President Obama detailed his administration’s new housing plan in Virginia today, a little over a week after announcing it in his State of the Union address. The crux of the plan is providing help to underwater homeowners—which, in turn, could also boost the economy.
The plan works like this: everyone who has a mortgage with a non-government sponsored enterprise (GSE), like Fannie Mae and Freddie Mac, is eligible to refinance under this plan if they meet the government’s criteria. (There are also features to further incentivize help for those with GSE loans—more on that later). Non-GSE homeowners must be current on their payments, meet a minimum credit score and be a single-family, owner-occupied home within FHA loan limits to get help under the new plan. (The idea is to target aid to families that aren’t already quite wealthy and are trying to stay in their current homes).
Crucially, however, it doesn’t matter if the homeowner is underwater on their mortgage (meaning they owe more than their home is worth). This is important because underwater homeowners typically can’t refinance, which creates a vicious economic cycle for the country: with high mortgage payments, people have less money to spend and so the economy suffers. But a suffering economy pushes home prices downward, meaning underwater homeowners are sunk even deeper.
Obama’s plan would allow homeowners to refinance at current rates, which are quite low. In the hypothetical distributed by the White House, say there’s a family with a $300,000 mortgage that they took out in 2005 at 6 percent. They’d have a balance of $272,000 with monthly payments of $1,800—but their home is only worth, say, $225,000. This means they’re underwater and can’t refinance at today’s lower rate. The administration plan would allow them to refinance at 4.25 percent, which would reduce their monthly payments by $460 per month. This extra money should help revive the economy—Matthew Yglesias wonders if perhaps this is a job-creation “game-changer.”
I spoke with Dean Baker, co-director of the Center for Economic and Policy Research, who said the plan got it “mostly right” but was bearish on the economic impact. He noted that even if 3 million to 4 million homeowners participated, and received $3,000 in annual benefits—both high-end estimates—that would be about $12 billion, or less than one-tenth of 1 percent of the country’s GDP.
Baker said in his view, the plan’s merit is helping people, not the economy. “The main thing is, Is it helping homeowners directly? Is it helping communities?” he said.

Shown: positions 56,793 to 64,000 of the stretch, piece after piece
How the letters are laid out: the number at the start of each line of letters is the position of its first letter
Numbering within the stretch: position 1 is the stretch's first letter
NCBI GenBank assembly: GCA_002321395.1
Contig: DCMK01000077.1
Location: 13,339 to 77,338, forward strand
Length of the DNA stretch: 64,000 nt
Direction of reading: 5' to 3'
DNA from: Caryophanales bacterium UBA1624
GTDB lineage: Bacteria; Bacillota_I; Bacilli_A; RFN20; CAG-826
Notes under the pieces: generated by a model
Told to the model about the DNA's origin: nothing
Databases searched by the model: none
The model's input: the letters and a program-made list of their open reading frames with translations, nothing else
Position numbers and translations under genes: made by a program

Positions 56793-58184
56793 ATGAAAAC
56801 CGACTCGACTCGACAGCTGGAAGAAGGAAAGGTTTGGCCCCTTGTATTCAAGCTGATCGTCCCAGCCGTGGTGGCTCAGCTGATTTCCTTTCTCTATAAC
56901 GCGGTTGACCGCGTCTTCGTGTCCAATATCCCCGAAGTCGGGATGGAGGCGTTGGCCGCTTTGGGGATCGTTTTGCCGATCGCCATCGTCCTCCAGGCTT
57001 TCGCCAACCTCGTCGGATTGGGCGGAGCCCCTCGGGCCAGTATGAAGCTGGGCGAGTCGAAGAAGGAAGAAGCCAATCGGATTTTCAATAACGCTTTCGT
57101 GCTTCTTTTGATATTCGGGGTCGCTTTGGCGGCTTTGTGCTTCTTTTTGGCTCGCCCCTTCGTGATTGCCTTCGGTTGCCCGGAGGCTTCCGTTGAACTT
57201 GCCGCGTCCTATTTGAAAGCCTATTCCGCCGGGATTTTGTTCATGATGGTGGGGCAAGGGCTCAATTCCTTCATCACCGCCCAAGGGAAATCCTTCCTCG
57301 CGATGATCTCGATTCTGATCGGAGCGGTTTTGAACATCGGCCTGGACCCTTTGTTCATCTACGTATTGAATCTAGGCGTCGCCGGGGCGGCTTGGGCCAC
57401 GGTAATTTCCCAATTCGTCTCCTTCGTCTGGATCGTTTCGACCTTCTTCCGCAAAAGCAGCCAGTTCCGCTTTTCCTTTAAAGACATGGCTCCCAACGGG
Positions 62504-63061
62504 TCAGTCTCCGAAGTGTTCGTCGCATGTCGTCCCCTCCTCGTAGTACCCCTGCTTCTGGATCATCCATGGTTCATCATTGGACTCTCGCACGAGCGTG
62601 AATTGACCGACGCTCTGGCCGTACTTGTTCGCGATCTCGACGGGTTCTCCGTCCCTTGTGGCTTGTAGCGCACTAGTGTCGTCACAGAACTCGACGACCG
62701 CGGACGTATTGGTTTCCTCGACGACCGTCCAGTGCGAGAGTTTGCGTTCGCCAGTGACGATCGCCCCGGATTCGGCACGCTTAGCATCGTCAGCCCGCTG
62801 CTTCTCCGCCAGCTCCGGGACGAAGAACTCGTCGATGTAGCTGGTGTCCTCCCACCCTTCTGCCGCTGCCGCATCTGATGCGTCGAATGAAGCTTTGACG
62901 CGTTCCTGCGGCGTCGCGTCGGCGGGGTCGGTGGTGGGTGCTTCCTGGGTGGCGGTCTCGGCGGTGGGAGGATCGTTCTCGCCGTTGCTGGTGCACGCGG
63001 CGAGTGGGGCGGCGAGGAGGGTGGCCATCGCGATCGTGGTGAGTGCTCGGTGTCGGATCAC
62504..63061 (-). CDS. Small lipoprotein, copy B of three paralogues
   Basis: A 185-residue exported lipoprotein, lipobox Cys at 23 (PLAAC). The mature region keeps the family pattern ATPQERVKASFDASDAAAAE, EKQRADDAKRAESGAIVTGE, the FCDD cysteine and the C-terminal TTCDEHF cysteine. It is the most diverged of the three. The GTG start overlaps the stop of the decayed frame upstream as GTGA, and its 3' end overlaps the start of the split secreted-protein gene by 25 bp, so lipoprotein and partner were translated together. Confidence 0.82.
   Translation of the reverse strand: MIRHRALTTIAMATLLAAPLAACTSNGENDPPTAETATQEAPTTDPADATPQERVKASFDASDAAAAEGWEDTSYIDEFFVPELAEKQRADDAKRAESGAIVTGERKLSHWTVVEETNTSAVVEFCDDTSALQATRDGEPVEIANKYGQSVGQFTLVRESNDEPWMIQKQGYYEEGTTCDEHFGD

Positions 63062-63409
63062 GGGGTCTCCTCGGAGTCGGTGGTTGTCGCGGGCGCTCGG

In any case, it would cost the government between $5 and $10 billion to implement—certainly an amount worth borrowing, if the plan provides the intended benefit. But the administration wants to pay for it instead by implementing a small fee on banks. This not only disables the inevitable Republican argument that the plan adds to the deficit but also would paint their opposition as an act of protection for Wall Street banks.
The initiative, as Greg Sargent notes, is an unabashed case for government involvement in fixing economic troubles, and contrasts well with Mitt Romney’s earlier statements that the housing market should be allowed to bottom out. (Though in recent weeks, as he heads to foreclosure-plagued Nevada for a primary, Romney has said he’s open to getting the government involved).
But there are other ways to get the government more deeply involved, and which the administration isn’t attempting. For people with GSE loans, the new plan simply adds incentives for write-downs and refinancing.
But it’s within the government’s power to simply engage in a mass write-down program, without worrying about “incentives” for banks—it’s just that Edward DeMarco, the current head of the Federal Housing Finance Agency, has declined to do so. Many House Democrats want DeMarco to resign, and have urged Obama to use his recess appointment powers, as he did with Richard Cordray and the National Labor Relations Board nominees, to put someone in place who’s much less recalcitrant. The new “incentives” in this plan make it clear the administration has no interest in doing that.
Furthermore, the incentives might end up giving undue help to the banks. Under the new plan, the administration aims to triple the incentives for principal write-downs under the Home Affordable Mortgage Program (HAMP), from a range of six to twenty-one cents on the dollar to a range of eighteen to sixty-three cents.
If the average federal incentives handed out are closer to sixty-three cents, Baker notes, that’s pretty generous to banks—especially since they’re holding a lot of mortgages that are probably going to fail anyhow, and that they might not even fairly hold the papers too anyway. “We’re giving a lot to the bank” in that scenario, he noted.
The plan must first pass Congress, and Republicans are—wait for it—skeptical. But if it does, despite its flaws, the plan will no doubt provide much-needed financial relief to a lot of homeowners.